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-->   Women Infants Children Risk Criteriona Risk Benefit Risk Benefit Risk Benefit Infants and Children Prematurity     ✓ ✓ ? ? NOTE: ✓ = predictive of risk or benefit; ? = evidence unclear; 0 = no evidence, or evidence but no effect; blank = not applicable to that group. a Within the broad category chronic or recurring infections, there is evidence for nutrition risk and benefit for some specific criteria, such as tuberculosis, but not for other specific criteria, such as upper respiratory infections, bronchitis, and otitis media. The same is true within the broad categories drug-nutrient interactions and food intolerances. Criteria Related To Nutrient Deficiencies Anemia Anemia is defined as a reduction of the red blood cell (erythrocyte) volume or hemoglobin concentration greater than two standard deviations below the mean (i.e., below the 2.5th percentile) occurring in healthy persons of the same age, gender, or, for women, stage of pregnancy (IOM, 1990, 1993). Anemias are generally classified into two groups—those resulting primarily from decreased production of red blood cells or hemoglobin, or those in which increased destruction or loss of red blood cells is the predominant mechanism. Megaloblastic anemia is associated with deficiencies of folate and vitamin B6 and/or vitamin B12. Microcytic anemia is associated with thalassemia trait, iron deficiency, and/or copper deficiency. The most common nutrition-related anemia is iron deficiency, which may be caused by diets low in iron, the insufficient assimilation of iron from the diet, the utilization of iron for rapid growth or pregnancy, or blood loss. Prevalence of and Factors Associated with Anemia Information on the prevalence of iron deficiency anemia in the United States comes from the National Health and Nutrition Examination Surveys (NHANES), conducted by the National Center for Health Statistics; the Pregnancy (PNSS) or Pediatric Nutrition Surveillance System (PedNSS), conducted by the Centers for Disease Control and Prevention (CDC); the U.S. Department of Agriculture's (USDA) WIC Eligibility Study; and the National WIC Evaluation. Between 1980 and 1991, the prevalence of anemia among United States infants and children through 5 years of age declined dramatically, from 7 to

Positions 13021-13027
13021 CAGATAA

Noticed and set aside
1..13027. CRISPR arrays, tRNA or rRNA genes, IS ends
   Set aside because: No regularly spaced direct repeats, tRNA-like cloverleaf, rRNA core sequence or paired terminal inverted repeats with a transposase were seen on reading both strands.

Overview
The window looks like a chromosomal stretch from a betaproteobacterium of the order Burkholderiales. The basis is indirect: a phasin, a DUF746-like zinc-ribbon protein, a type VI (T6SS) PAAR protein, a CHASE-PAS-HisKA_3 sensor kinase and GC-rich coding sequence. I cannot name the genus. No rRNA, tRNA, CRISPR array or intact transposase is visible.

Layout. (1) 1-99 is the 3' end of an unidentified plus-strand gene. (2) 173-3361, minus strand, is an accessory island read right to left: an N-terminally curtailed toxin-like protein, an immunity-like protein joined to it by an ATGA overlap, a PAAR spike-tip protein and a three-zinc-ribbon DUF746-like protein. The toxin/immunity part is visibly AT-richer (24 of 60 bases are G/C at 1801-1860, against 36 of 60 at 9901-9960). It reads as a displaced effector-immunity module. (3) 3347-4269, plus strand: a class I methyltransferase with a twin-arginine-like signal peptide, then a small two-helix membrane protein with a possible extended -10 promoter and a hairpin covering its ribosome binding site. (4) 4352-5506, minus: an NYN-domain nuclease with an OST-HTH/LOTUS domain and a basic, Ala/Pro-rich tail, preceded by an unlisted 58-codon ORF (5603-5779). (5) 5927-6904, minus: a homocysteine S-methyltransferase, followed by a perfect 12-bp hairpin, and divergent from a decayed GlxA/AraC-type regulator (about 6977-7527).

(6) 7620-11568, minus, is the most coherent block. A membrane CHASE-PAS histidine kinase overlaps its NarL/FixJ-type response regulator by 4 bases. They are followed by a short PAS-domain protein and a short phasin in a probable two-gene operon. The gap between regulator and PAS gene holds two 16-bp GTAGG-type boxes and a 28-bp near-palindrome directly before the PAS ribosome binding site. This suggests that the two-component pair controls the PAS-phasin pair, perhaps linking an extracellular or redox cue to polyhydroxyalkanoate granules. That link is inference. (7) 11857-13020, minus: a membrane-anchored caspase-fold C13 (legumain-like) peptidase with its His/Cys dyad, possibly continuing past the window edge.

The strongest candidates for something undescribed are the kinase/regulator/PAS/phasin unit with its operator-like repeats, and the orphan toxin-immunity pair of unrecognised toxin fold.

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--> 3 percent, according to most recent data from the PedNSS, a low-income sample that includes many WIC program participants (Yip et al., 1992). However, there has been negligible decrease in anemia among black and Hispanic infants and children less than 2 years of age (Figure 17, p. 20, Yip et al., 1992). In 1990, the PNSS reported prevalences of iron deficiency anemia of 10, 14, and 33 percent in the first, second, and third trimesters of pregnancy, respectively, for low-income pregnant women of all races (Kim et al., 1992). Black women exhibited a significantly higher prevalence of iron deficiency anemia than did women of other races. PNSS data show that the prevalence of iron deficiency anemia among low-income pregnant women has remained stable since 1979. Estimates of the prevalence of iron deficiency anemia among the population potentially eligible for participation in the WIC program were reported in the 1985 WIC Eligibility Study (USDA, 1987) and were based on data from the NHANES II survey. These prevalence estimates were 2.3 percent for women 12 through 49 years of age, 14.3 percent for infants 6 to 11 months of age, 13.5 percent for children 12 to 23 months of age, 14.8 percent for children 2 to 3 years of age, 8.6 percent for children 3 to 4 years of age, and 8.4 percent for children 4 to 5 years of age. Factors associated with anemia in women include poverty, low education, high parity, and black and Hispanic ethnicity (IOM, 1990; LSRO, 1991), with pregnancy imposing increased iron needs for the growth of the fetus and for expansion of the maternal blood volume (IOM, 1993). Factors associated with anemia in infants and children include poverty, inadequate dietary intake, malabsorption, and moderate to severe malnutrition (Behrman, 1992; IOM, 1993). Low-birth-weight (LBW) infants are at increased risk of developing anemia because of low neonatal iron stores (IOM, 1993). Anemia as an Indicator of Nutrition and Health Risk Anemia can impair energy metabolism, temperature regulation, immune function, and work performance (IOM, 1993). Anemia during pregnancy may increase the risk of prematurity, poor maternal weight gain, LBW, and infant mortality (IOM, 1990). CDC recently confirmed earlier associations between anemia during pregnancy, hemoglobin concentrations of less than 10 g/dl in the first trimester, and delivery of LBW infants (Kim et al., 1992). Other studies (Ulmer and Goepel; 1988; Scholl et al., 1992) report that maternal iron deficiency is associated with both LBW and poor gestational weight gain. Data from the National WIC Evaluation (Rush et al., 1988b) showed a significant negative relationship between the woman's initial hemoglobin concentration and birth weight. There was no evidence of a relationship between a hemoglobin concentration of less than 10 g/dl or greater than 14 g/dl and adverse